Jeff

jlapratt
10-17-2003, 07:05 AM
Ken,

Pressure washers are rated using a system called cleaning units. These are a combination of gpm and pressure. You want a lot of fluid being sprayed to remove material and you want it sprayed at a high pressure. I would think that any reputable manufacturer would provide data on thier equipment. FWIW - shop around and insist that the vendor provide data or walk away.

Jeff

Ken Liden
10-17-2003, 10:54 PM
jlapratt, I agree one would think. I have spoken to 22 manufacturers. None could provide the data I seek. Most did not even know the pressure at the nozzel. This is the automotive trade. Most suppliers are less than interested in the users needs. Only what sells. Many of the area machinists have said that they would not buy the same product again. No two of us have the same brand.

Stiletto, I like your idea. Right or wrong it is at least something I can deal with. Might be interesting to see the results. However I will pursue the more scientific approach as well.

Thanks again.

Ken Liden
10-17-2003, 10:54 PM
jlapratt, I agree one would think. I have spoken to 22 manufacturers. None could provide the data I seek. Most did not even know the pressure at the nozzel. This is the automotive trade. Most suppliers are less than interested in the users needs. Only what sells. Many of the area machinists have said that they would not buy the same product again. No two of us have the same brand.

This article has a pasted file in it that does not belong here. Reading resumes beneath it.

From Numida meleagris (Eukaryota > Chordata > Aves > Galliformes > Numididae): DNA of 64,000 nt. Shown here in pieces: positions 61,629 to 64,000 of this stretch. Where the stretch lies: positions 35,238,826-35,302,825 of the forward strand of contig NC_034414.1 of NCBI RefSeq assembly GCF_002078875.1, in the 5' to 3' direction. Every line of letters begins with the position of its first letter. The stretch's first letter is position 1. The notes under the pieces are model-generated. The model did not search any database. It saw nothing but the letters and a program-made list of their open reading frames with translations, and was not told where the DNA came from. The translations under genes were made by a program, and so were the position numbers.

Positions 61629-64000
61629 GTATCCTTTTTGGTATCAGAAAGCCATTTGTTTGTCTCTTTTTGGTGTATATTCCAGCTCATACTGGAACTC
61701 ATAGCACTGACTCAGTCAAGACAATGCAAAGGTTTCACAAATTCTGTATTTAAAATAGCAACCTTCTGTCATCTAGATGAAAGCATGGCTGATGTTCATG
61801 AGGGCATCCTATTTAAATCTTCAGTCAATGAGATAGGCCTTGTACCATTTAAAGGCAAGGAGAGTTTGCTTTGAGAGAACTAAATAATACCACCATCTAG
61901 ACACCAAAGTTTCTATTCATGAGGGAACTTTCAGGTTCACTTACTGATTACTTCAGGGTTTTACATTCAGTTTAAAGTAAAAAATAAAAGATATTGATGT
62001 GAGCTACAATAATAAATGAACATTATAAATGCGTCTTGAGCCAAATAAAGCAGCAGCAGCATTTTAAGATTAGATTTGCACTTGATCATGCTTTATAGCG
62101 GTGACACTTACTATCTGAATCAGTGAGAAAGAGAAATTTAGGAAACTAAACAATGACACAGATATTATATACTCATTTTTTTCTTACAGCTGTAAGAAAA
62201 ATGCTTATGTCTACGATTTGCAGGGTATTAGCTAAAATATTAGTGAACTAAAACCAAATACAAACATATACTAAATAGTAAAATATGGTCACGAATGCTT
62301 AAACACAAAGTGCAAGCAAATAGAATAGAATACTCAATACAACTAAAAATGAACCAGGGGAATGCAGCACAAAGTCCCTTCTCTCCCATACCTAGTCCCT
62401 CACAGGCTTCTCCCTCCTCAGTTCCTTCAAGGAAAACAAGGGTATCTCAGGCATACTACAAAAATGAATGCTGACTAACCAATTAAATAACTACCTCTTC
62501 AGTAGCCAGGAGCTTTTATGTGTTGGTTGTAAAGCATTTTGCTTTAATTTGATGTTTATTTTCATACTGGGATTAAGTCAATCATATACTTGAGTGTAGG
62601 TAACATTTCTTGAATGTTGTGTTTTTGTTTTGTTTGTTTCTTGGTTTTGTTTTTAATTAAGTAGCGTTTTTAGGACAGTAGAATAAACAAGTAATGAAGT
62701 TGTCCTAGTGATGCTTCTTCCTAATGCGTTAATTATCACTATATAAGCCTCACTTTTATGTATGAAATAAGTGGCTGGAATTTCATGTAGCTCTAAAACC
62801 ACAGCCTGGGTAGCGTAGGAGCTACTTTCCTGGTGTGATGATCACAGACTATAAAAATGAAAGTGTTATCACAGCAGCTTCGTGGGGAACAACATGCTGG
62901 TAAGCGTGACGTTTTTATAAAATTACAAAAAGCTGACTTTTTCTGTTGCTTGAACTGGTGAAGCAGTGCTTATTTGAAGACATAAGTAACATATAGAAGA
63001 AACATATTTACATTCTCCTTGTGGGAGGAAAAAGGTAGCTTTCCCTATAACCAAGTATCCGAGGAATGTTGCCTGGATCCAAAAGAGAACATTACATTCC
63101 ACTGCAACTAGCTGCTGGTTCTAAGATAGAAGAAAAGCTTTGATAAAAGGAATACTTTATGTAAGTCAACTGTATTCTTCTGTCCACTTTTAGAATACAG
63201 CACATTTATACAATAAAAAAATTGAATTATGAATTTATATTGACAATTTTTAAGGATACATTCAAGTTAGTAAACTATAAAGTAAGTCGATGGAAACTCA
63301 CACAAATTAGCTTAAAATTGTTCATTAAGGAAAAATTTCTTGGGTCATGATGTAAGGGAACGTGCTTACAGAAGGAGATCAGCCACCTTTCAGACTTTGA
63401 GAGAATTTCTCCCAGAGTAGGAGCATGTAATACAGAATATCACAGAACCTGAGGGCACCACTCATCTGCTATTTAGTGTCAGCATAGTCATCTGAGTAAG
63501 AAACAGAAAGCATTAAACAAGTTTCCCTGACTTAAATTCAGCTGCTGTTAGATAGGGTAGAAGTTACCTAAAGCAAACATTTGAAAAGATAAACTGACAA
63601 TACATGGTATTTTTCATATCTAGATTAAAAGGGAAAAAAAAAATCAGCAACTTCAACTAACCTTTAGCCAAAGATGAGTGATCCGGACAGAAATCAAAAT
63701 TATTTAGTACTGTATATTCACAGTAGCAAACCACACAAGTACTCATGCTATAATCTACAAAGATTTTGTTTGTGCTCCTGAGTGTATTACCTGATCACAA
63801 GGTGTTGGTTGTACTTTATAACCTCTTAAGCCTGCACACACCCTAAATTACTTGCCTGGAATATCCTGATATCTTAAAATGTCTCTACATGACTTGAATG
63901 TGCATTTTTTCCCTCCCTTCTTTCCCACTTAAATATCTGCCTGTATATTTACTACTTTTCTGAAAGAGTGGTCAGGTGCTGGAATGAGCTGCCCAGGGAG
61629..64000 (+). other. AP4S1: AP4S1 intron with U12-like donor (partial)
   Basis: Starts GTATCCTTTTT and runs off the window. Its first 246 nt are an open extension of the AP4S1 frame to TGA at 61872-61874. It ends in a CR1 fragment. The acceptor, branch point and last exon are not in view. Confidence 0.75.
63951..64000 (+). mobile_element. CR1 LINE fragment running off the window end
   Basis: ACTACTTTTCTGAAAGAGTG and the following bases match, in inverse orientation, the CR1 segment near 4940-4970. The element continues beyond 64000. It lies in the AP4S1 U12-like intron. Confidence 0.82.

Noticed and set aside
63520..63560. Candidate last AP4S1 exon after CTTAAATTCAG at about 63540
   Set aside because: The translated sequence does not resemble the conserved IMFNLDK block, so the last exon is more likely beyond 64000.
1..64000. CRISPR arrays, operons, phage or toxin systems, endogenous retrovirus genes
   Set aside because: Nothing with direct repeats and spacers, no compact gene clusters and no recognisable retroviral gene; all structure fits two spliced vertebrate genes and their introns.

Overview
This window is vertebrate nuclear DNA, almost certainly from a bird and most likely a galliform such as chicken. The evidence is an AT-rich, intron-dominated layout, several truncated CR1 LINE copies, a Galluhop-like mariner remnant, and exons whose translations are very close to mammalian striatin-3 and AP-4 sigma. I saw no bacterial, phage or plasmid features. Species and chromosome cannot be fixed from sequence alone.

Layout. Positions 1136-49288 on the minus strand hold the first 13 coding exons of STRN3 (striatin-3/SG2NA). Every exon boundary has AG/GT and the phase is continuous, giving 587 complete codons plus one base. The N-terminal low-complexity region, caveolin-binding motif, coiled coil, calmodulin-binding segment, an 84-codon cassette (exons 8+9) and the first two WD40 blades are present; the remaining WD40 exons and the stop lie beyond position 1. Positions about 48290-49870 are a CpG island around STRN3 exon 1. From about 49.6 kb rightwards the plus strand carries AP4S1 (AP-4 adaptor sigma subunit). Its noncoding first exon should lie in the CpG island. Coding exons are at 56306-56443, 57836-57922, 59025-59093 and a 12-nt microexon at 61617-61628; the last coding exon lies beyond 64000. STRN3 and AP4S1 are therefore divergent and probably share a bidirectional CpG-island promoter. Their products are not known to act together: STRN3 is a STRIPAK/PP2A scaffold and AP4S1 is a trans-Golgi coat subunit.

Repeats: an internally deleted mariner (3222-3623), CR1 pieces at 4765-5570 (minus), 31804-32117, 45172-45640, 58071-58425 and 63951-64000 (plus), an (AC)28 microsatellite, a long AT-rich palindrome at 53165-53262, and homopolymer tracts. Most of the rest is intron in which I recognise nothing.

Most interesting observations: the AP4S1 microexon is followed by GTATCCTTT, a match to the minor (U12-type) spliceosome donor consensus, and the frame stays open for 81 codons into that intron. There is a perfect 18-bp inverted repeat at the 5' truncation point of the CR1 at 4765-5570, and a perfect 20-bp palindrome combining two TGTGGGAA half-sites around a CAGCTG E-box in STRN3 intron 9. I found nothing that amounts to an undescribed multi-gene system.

Stiletto, I like your idea. Right or wrong it is at least something I can deal with. Might be interesting to see the results. However I will pursue the more scientific approach as well.

Thanks again.

Ken Liden
10-17-2003, 10:54 PM
jlapratt, I agree one would think. I have spoken to 22 manufacturers. None could provide the data I seek. Most did not even know the pressure at the nozzel. This is the automotive trade. Most suppliers are less than interested in the users needs. Only what sells. Many of the area machinists have said that they would not buy the same product again. No two of us have the same brand.

Stiletto, I like your idea. Right or wrong it is at least something I can deal with. Might be interesting to see the results. However I will pursue the more scientific approach as well.

Thanks again.

ion barnes
10-18-2003, 11:56 PM
Sounds dumb but try pointing the nozzel at a weight scale. Wont be all that accurate, as in PSI but relative to distance. KIS principal.

ion barnes
10-18-2003, 11:56 PM
Sounds dumb but try pointing the nozzel at a weight scale. Wont be all that accurate, as in PSI but relative to distance. KIS principal.

ion barnes
10-18-2003, 11:56 PM
Sounds dumb but try pointing the nozzel at a weight scale. Wont be all that accurate, as in PSI but relative to distance. KIS principal.